Following the parents’ written consent, the child was included into a study to investigate genetic causes of primary biliary atresia. The study was previously approved by the institutional ethical committee of the University Hospital Prague-Motol. Genetic testing was initiated by direct sequencing of the JAG1 gene, mutations in which are recognized as a major cause of Alagille syndrome and some additional cases of severe biliary atresia. The findings were negative. The investigations continued with testing for HNF1B using Multiple Ligation Probe-dependent Amplification (MLPA) and subsequent array Comparative Genomic Hybridization methods. She was found to carry an entire HNF1B gene deletion spanning 1698 kb, which was previously reported as causative in a patient with MODY diabetes. None of her parents carry an HNF1B gene deletion, indicating that the mutation has arisen de novo in the proband.
Most of the published cases with HNF1B variants were assessed for the presence of diabetes and/or renal impairment, mostly renal cysts. To the best of our knowledge, five detailed published reports have focused on the hepatic phenotype in HNF1B mutation/whole gene deletion carriers. From these reports, and with the addition of our own observations, we managed to collect clinical and laboratory data on liver disease in 12 subjects, which are summarized in Table 2.
|Ref.||Sex/Origin||GW/BW g (BW SDS) (Lawrence 1989)||First clinical symptoms (age)||Laboratory results||Kidney ultrasound||Kidney function||Liver biopsy||Pancreas morphology||Pancreatic exocrine function||Onset of clinical diabetes (age)||Diabetes treatment||Intellectual development||Genotype (inherited from)|
|Severe neonatal cholestatic icterus|
|Present report||F/Czech||38/2360 (-2.02)||Neonatal cholestasis (first week of life)||Anemia; progressively increasing, mainly cholestatic, liver tests||Multiple bilateral cortical cysts (maximal diameter 5 mm), prenatally hyperechogenic kidneys||Normal by 2 yr||Paucity of intrahepatic bile ducts, severe biliary stasis, marked periportal fibrosis||Absent body and tail||Normal fecal elastase by age 19 mo||Normoglycaemia by 2 yr||Not applicable||Normal||1698 kb deletion including HNF1B (de novo)|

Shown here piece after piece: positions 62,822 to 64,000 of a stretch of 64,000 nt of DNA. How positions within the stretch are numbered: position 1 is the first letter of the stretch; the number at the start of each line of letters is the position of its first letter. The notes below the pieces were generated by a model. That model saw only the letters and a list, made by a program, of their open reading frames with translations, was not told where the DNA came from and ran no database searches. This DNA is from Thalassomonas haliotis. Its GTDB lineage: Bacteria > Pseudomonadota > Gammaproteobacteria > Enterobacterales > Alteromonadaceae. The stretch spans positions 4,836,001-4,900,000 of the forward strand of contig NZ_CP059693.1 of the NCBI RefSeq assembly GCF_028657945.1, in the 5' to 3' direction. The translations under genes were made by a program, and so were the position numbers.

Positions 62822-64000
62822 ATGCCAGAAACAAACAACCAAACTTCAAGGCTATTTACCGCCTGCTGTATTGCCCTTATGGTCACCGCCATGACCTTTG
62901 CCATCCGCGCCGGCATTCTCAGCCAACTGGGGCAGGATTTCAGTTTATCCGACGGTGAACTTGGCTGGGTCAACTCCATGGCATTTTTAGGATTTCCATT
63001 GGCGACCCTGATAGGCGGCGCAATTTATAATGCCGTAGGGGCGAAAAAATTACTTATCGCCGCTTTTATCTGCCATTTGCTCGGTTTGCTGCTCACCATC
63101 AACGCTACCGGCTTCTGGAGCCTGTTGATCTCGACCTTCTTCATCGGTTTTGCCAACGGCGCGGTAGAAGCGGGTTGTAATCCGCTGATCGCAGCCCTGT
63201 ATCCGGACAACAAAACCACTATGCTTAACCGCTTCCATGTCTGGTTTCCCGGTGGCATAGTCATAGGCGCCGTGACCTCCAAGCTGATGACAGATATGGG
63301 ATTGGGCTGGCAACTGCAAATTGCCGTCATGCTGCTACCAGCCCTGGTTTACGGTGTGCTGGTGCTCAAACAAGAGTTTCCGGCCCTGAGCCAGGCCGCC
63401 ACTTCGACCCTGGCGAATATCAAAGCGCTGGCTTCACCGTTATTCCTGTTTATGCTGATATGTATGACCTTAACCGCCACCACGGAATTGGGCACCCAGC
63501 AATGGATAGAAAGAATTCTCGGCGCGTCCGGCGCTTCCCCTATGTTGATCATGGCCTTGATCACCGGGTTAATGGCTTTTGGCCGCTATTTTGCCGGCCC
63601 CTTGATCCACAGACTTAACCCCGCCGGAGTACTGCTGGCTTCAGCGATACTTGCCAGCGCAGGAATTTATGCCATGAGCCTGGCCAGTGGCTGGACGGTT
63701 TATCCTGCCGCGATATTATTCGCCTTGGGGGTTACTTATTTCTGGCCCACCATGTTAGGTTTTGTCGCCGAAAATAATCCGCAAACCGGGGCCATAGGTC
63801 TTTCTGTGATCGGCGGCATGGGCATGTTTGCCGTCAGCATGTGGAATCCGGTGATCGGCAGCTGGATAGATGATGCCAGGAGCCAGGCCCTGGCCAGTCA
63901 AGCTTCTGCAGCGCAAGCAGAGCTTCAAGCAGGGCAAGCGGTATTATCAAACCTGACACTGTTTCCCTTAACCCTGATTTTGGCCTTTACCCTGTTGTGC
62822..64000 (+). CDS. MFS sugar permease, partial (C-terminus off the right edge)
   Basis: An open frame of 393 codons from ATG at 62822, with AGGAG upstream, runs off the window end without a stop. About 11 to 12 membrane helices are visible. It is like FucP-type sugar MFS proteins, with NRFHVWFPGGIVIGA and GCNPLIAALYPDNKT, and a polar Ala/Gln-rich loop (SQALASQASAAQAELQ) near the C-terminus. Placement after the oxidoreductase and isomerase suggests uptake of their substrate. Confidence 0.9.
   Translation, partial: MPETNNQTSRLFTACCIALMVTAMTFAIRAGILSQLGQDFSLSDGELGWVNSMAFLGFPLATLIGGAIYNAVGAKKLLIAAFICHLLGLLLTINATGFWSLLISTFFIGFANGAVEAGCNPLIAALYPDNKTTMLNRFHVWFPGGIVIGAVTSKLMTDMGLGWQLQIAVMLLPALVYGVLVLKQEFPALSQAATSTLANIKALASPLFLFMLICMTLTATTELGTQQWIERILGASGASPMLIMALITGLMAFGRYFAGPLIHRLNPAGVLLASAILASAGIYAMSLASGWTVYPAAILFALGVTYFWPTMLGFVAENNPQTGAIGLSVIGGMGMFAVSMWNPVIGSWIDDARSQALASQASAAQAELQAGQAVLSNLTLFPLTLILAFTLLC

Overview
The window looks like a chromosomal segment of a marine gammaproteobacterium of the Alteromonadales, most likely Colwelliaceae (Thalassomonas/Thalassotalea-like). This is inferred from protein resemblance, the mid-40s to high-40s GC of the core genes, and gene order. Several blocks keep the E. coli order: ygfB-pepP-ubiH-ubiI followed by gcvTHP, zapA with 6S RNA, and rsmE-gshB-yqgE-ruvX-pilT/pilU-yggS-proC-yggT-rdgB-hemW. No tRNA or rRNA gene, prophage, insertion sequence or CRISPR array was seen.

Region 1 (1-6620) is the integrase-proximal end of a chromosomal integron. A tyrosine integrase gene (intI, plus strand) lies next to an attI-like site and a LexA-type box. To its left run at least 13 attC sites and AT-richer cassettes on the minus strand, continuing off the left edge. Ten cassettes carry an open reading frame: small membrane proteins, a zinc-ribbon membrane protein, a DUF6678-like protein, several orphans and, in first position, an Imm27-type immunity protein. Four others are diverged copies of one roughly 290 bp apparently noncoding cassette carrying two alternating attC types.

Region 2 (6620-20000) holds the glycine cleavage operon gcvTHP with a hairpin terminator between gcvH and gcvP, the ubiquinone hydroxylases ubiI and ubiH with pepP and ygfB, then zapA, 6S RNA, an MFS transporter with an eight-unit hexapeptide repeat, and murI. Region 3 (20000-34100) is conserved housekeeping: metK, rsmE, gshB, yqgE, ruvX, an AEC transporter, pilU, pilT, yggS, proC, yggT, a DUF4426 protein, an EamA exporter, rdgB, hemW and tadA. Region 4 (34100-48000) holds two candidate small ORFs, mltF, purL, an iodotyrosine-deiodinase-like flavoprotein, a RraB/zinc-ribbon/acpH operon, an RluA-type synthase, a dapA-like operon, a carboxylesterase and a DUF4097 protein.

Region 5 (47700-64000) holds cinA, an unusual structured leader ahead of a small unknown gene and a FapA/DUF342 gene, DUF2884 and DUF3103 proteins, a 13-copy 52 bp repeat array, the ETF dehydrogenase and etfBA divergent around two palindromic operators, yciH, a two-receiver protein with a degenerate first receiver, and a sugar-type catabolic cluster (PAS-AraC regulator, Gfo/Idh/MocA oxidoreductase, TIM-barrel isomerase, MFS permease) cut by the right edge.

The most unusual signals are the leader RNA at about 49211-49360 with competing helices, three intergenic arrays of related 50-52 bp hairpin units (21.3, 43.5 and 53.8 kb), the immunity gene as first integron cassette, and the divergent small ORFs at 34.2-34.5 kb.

|||M/Sardinian||37/1520 (-3.70)||Neonatal cholestasis (first weeks of life)||High but resolving hyperbilirubinemia; fluctuating liver enzymes; high triglyceridemia||Left kidney agenesis; enlarged and hyperechogenic right kidney; multiple cortical cysts||Progressive chronic renal insufficiency by 18 yr||Paucity of intrahepatic bile ducts, severe biliary stasis, slight periportal fibrosis||Progressive atrophy from birth up to 16 yr||Progressive decline; need for enzyme replacement by 16 yr||Transient neonatal hyperglycemia; permanent diabetes since 5 yr||Insulin 1.26 U/kg per day by 18 yr||NA||c. 499_504delGCTC TGinsCCCCT (de novo)|
|||M/Japanese||39/2390 (-2.54)||Neonatal respiratory distress; neonatal cholestasis (first weeks of life)||Hyperbilirubinemia (resolving by 9 mo); transiently high cholesterol; constantly high AST, ALT||Multiple bilateral cysts (right, four cysts of 10-20 mm diameter; left, one cyst of 10 mm diameter)||Mild chronic renal insufficiency by 13 yr||Marked cholestasis; reduced number of intrahepatic bile ducts; no signs of infiltration||NA||NA||13 yr||Insulin 0.4 U/kg per day after therapy onset||Slightly delayed||c. 457C>A (de novo or paternal)|
| case No. 1||M/German||35/1780 (-2.08)||Neonatal cholestasis (first weeks of life)||Elevated AST/ALT/GGT||Cystic dysplasia; hydronephrosis due to urethral stenosis||Chronic renal insufficiency by 18 yr||Intrahepatic cholestasis due to paucity of bile ducts||Hypoplastic||Fecal elastase deficiency||13 yr||Insulin 1.34 U/kg per day by 18 yr||Retarded||1590 kb deletion including HNF1B (de novo or paternal)|
| case No. 1||F/?||NA||Jaundice (29 yr)||Progressively increasing, mainly cholestatic, liver tests; hypomagnesaemia||Renal cysts||Mild chronic renal insufficiency by 33 yr||Non-specific changes; slight steatosis||Atrophic||NA||14 yr||NA||Normal||1423 kb deletion including HNF1B (NA)|
| case No. 2||M/?||NA||"Chronic pancreatitis" (44 yr)||Progressively increasing, mainly cholestatic, liver tests; hypomagnesaemia||Renal cysts||Mild chronic renal insufficiency by 53 yr||Minor sinusoidal dilatation||Atrophic||NA||51 yr||NA||Retarded||1427 kb deletion including HNF1B (NA)|
|Non-cholestatic liver impairment|
| case No. 3||F/?||NA||Jaundice (30 yr)||Progressively increasing cholestatic liver tests; hypomagnesaemia||Renal cysts||Chronc renal insufficiency by 30 yr||Thickened basal membranes around the bile ducts; minor sinusoidal dilatation||Atrophic||NA||Before 30 yr||NA||Normal||c. 544C>T (NA)|
| case No. 2||F/Turkish||40/2630 (-2.13)||Unilateral cystic kidney dysplasia; diabetes (13 yr)||Elevated AST/ALT||Unilateral cystic dysplasia||Normal by 15 yr||No cholestasis||Normal||Normal||13 yr||Insulin 0.24 U/kg per day by 15 yr||Normal||1700 kb deletion including HNF1B (de novo)|